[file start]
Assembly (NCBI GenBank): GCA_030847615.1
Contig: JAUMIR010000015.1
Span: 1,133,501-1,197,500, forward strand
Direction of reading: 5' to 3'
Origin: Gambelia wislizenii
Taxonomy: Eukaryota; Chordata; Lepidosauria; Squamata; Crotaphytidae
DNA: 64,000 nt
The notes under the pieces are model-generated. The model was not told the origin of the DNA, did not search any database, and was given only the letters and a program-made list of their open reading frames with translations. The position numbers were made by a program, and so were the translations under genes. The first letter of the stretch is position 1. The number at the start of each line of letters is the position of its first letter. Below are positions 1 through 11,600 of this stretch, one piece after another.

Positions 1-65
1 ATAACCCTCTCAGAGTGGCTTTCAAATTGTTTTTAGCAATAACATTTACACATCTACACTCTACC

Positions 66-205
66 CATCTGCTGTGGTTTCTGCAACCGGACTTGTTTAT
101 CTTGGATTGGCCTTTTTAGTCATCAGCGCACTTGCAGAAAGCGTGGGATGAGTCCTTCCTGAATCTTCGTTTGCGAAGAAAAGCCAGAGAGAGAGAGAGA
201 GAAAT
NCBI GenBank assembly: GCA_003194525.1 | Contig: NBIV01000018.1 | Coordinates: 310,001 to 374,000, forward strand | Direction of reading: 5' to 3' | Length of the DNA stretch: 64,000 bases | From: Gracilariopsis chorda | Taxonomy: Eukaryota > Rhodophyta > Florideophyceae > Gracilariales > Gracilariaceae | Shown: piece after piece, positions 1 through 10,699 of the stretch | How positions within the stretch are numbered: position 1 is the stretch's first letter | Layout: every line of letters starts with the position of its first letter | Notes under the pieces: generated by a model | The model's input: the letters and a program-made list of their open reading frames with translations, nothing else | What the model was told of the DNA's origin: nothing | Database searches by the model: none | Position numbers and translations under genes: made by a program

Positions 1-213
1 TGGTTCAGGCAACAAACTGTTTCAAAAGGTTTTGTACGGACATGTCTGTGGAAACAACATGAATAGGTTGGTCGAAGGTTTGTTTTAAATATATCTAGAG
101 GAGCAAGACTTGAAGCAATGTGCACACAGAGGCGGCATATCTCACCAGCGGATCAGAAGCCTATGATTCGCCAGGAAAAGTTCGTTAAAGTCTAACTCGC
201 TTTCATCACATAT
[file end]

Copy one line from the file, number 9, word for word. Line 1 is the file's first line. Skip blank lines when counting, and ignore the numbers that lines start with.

Positions 1-65